Scientists Related to Microorganisms
As gut bacteria garner more attention every day, scientists are starting to make forays into uncharted waters: the microbes of marine mammals.
The collection of benign bacteria living within our bodies, our “microbiota, ” helps us digest food, ward off infection, and has even been linked to mood and behavior. Research on microbial communities has branched out from humans to include terrestrial animals, plants and soil bacteria, and even homes and office spaces. Marine mammals are tough to study, though, as they are far-flung and elusive. Sample collection usually involves following dolphins or whales until they defecate, then rushing to scoop the poop before it sinks.
A recent study, published in Nature Communications (February 2016), took a more in-depth approach, directly sampling captive marine mammals to investigate their internal microbial world. The researchers found that dolphins harbor a unique suite of bacteria, unlike that of any other mammal. Moreover, this unique community can be found within dolphins across the world.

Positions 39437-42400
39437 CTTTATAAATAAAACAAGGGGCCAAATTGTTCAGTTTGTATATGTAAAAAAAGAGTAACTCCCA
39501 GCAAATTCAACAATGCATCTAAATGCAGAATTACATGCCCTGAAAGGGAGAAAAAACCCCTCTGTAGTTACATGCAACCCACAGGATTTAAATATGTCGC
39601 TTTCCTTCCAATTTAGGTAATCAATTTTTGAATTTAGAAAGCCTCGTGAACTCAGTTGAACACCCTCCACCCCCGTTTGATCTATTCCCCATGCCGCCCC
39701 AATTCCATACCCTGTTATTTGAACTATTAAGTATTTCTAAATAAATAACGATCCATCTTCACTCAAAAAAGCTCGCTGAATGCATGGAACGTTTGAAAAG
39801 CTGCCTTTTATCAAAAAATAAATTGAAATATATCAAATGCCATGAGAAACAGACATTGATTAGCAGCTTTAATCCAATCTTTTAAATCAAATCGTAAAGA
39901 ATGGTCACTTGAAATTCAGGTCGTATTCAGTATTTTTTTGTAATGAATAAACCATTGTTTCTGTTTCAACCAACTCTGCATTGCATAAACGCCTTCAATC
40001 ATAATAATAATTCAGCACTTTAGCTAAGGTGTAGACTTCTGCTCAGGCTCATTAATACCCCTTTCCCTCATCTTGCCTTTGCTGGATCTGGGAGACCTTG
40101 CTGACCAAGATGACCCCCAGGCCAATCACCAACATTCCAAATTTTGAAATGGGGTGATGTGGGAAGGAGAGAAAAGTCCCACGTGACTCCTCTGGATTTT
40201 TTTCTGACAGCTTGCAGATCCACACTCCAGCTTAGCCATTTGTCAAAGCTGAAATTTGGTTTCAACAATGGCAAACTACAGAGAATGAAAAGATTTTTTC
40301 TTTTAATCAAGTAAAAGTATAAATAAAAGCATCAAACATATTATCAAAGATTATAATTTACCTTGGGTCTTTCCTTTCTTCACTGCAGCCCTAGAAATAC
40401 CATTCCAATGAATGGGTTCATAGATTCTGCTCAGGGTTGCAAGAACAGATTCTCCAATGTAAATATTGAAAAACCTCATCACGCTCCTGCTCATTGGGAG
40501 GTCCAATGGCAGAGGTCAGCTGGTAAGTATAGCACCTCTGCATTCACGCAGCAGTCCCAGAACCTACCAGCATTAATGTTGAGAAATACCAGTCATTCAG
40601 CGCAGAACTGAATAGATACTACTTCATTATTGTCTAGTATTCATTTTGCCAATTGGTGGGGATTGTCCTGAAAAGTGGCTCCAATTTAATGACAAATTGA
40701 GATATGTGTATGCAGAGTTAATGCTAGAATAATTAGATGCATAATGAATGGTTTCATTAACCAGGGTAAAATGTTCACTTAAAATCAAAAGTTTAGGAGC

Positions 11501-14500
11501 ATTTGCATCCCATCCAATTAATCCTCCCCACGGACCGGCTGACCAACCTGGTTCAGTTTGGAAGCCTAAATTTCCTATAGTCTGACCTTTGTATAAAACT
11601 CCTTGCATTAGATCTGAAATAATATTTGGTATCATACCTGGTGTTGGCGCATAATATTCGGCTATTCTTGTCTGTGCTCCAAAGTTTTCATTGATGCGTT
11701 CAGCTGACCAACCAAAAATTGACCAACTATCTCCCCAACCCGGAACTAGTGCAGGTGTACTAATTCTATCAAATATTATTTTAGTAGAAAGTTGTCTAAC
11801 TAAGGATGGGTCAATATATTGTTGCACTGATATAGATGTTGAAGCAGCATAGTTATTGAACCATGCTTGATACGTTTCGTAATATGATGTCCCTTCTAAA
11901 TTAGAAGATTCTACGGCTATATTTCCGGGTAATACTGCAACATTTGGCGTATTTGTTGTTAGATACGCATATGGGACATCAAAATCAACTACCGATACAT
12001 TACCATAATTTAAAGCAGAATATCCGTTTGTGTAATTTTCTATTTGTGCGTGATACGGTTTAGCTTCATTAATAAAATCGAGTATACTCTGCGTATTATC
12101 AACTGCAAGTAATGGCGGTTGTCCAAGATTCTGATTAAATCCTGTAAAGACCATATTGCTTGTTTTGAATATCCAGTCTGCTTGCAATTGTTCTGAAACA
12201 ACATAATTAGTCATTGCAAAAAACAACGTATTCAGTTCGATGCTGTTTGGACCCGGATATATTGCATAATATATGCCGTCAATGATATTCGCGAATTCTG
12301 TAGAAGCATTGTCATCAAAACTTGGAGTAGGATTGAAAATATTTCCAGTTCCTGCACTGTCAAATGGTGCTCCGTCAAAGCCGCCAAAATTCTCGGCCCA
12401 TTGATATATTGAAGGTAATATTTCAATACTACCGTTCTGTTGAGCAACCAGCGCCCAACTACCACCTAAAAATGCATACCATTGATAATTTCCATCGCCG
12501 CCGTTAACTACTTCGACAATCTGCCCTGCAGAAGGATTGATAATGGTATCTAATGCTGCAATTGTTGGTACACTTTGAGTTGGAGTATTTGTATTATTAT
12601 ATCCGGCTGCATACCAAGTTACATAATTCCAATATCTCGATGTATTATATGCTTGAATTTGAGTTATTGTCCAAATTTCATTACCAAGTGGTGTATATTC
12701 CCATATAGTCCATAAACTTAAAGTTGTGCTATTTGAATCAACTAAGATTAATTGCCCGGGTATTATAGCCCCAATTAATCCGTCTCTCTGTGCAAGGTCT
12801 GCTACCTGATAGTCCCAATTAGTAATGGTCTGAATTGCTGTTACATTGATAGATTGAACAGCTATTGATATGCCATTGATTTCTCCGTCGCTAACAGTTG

“It’s not eating fish or living in the water that is driving this strange microbiota composition, ” says lead author Elisabeth Bik, a microbiologist formerly at Stanford University. “It is something that is very specific for the dolphin and whale lineage.”
In addition to discovering some previously uncharacterized bacteria in dolphin samples, Bik and her colleagues at Stanford found that bacterial communities in dolphins were distinct from those in both the surrounding waters and in sea lions that lived in the same location and ate the same food.
Investigating marine mammal microbes allows scientists to begin filling in gaps in our understanding of marine mammal health and evolution. In land animals, for example, the gut microbes of carnivores are often distinct from those of herbivores. Researchers have also been able to trace how closely animals are related to one another based on similarities in their suites of gut bacteria.